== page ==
Home Sales Up, But for How Long?

Home Sales Up, But for How Long?

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Last week we reported that consumers are paying down their credit card debt. We also mentioned that mortgage debt and mortgage originations were on the rise. Today we are going to delve further into that phenomenon.

Tim Ellis, a Senior Data Journalist at Redfin, has had much to say on the subject in the past couple of weeks. As a matter of fact, he gave us these four key takeaways for the 4-week period ending August 9th:

  • Home sale prices were up 10% year over year—the largest increase in over six years.
  • 46% of homes accepted an offer within their first two weeks on the market.
  • Pending home sales were up 13% year over year. And,
  • The supply of homes for sale continues to fall and is down 28% from a year ago (even though new listings are essentially the same).

That’s a lot to digest, but at the risk of giving you indigestion, we’re going to add more. Redfin conducted a survey of how homebuyers’ searches have changed since the pandemic. They found that 19% of people that originally sought housing in urban areas have changed their preferences to either suburbs or even rural areas.

We knew anecdotally that was a new trend - moving from an apartment in a crowded city to a house with a home office and a yard, but it’s good to have it quantified. In fact, Redfin reports the median sale price for rural homes has increased more than 11% from a year ago. Supply and demand at work.

Yet, we are faced with the highest unemployment rates since the 1930s and moratoriums on foreclosures that won’t last forever. The combination of which could serve to flood the market with homes causing prices to drop back down.

Adding to the equation, we have a precarious employment situation. To get a better handle  on the effect of the pandemic on the labor market, the U.S. Bureau of Labor Statistics (BLS) added new questions to its monthly population surveys. As a result, we know that 35% of workers teleworked at some point in May as a direct result  of the pandemic. That was down to 31% in June.

The number of people unable to work their full schedule due to COVID declined from May to June (49.85 million to 40.4 million). Fewer than 20% of those employees received any pay from their employers for the lost time.

In addition, there are about 7 million people who are not employed but were discouraged from looking for work because of the pandemic. These people are not recorded in the official unemployment rate, but they are not employed either, which makes paying for housing, or anything else, pretty difficult.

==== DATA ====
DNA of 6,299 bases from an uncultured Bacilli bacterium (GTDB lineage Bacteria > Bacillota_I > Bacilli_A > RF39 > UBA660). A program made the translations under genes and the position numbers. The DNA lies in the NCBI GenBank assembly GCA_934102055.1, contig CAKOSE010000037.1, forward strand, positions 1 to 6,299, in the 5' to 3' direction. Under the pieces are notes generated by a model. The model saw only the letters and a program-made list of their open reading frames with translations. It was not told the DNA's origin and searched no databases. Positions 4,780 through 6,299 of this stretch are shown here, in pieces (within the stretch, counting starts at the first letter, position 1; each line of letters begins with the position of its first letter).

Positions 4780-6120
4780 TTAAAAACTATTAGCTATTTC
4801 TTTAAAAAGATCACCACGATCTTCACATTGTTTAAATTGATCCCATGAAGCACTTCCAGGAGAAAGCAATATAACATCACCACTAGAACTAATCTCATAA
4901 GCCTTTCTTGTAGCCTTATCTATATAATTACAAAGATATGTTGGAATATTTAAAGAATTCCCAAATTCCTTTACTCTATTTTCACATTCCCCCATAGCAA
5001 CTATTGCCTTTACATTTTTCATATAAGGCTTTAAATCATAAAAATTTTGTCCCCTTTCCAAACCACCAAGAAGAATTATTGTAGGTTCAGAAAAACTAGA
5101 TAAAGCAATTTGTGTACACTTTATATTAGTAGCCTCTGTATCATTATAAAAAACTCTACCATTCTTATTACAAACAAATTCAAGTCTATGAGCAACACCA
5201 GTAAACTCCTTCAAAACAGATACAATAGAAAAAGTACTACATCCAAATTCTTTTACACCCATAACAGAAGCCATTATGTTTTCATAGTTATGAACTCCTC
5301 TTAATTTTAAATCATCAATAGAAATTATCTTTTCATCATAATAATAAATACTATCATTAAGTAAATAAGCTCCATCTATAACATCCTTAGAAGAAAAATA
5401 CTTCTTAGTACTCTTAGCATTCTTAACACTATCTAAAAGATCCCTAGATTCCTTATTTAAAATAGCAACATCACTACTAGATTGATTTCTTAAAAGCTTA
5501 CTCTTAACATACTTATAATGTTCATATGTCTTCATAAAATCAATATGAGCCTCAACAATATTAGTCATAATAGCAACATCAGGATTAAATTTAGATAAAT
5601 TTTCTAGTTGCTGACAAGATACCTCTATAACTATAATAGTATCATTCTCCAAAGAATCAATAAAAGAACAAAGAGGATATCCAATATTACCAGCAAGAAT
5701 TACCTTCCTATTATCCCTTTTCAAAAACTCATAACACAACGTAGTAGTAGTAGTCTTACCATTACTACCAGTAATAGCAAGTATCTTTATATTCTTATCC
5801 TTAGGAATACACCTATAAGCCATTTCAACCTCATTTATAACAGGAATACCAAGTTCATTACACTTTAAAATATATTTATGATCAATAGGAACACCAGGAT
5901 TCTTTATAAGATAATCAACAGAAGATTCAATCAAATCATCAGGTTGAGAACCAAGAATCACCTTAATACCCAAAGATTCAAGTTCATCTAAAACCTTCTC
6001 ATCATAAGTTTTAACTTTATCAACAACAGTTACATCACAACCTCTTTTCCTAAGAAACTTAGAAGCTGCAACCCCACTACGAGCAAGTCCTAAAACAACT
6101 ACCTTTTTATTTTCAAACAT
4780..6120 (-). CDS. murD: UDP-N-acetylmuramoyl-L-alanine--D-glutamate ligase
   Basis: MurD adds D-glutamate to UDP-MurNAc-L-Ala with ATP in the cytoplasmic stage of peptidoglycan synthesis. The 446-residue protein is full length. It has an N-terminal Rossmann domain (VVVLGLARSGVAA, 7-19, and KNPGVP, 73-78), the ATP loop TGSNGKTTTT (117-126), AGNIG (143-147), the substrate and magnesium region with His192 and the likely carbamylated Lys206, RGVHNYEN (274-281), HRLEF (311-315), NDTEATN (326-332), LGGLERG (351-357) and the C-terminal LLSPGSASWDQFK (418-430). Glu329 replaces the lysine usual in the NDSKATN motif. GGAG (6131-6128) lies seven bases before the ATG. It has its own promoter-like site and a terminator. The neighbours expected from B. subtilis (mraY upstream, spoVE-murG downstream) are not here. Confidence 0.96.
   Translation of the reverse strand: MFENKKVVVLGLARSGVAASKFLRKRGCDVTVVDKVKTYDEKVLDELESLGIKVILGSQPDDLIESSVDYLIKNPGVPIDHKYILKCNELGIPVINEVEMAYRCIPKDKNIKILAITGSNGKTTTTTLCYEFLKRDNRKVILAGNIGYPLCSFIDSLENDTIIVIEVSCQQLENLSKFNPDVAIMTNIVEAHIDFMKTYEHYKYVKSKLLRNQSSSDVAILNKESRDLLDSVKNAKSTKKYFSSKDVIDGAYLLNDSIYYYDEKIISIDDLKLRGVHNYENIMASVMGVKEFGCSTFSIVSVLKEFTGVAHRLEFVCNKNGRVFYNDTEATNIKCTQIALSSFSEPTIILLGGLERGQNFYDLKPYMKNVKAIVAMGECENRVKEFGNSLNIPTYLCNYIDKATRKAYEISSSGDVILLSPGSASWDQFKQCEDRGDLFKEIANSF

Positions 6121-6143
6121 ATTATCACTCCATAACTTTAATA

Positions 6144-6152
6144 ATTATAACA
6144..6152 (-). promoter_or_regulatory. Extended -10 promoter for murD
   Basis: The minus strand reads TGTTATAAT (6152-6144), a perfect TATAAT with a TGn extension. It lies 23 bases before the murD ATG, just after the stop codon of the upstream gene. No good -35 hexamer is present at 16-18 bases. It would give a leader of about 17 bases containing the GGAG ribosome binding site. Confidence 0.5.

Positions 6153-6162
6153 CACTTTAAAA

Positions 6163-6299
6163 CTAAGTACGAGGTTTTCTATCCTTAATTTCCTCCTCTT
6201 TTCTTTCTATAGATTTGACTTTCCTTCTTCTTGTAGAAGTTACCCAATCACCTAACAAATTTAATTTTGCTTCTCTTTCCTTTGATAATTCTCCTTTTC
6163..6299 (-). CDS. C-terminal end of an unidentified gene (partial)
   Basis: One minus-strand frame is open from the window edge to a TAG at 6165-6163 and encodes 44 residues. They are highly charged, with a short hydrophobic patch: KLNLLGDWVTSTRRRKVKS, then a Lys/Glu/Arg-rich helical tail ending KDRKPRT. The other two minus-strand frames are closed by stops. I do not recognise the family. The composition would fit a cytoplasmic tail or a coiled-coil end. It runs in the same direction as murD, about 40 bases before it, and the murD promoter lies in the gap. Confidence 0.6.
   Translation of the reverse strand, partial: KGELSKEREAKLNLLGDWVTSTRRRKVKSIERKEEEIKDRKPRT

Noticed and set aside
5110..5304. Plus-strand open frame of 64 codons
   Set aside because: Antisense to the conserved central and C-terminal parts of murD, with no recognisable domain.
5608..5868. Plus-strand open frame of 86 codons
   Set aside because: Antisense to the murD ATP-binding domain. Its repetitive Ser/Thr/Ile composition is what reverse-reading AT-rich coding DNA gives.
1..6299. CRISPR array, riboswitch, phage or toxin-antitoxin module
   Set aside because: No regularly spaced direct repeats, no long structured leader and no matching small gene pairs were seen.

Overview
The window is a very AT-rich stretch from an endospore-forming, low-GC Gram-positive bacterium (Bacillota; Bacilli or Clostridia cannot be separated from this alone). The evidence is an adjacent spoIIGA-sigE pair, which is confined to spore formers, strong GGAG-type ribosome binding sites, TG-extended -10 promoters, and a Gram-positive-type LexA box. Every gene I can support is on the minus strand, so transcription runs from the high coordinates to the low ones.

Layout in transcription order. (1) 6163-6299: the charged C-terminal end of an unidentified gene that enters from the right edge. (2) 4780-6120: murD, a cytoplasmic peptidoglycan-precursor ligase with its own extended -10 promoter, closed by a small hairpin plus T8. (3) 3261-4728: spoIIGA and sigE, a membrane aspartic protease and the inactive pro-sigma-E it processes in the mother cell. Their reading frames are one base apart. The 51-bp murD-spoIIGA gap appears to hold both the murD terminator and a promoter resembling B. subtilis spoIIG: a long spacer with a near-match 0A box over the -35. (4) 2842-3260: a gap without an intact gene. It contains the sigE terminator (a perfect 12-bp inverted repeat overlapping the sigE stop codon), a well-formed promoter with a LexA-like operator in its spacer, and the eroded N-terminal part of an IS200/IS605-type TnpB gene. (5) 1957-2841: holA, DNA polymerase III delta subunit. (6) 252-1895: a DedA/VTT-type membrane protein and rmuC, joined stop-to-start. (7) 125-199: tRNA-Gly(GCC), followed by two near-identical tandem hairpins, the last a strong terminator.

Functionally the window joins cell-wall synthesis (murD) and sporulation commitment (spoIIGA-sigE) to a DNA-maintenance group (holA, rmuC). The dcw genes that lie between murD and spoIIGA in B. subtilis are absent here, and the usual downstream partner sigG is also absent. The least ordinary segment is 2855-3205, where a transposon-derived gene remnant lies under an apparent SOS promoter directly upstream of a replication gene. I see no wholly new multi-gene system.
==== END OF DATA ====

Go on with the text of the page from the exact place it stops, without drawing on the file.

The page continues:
So, while residential real estate has historically been one of the safest investments (and that goes for banks as well as people), there are exceptions. Just as we witnessed in 2008 (at the risk of being cliché)  too much of a good thing is still too much.

At March 31, 2020 financial data, over 750 U.S. banks had more than 50% of their total loan portfolio invested in the “safety” of home loans. However, 54 of them also reported that more than 3% are 90 days or more delinquent. And that’s likely to get a whole lot worse before it gets better. Those 54 banks are listed on page 7.

Bankers are preparing themselves for this eventuality. In the first quarter of this year alone, provisions for credit losses were up $38.8 billion or 280% from a year earlier. And, in spite of the moratoriums on foreclosures, net charge-offs rose 15%. Since residential real estate is not part of these charge-offs (yet), the majority (68%) was in commercial and industrial loans. Credit card portfolio charge-offs rose 4.4%.

We have second quarter data in–house now and our analysts are pouring over it. This pandemic has not made their jobs any easier, but we can already tell you that second quarter loan loss provisions dwarfed those of the first quarter. Aside from that, you’ll have to wait until next week.

In the meantime, if anyone hears of a bank offering decent CD rates that we don’t already have listed, please share. We welcome all recommendations. Email to Caroline Jervey at

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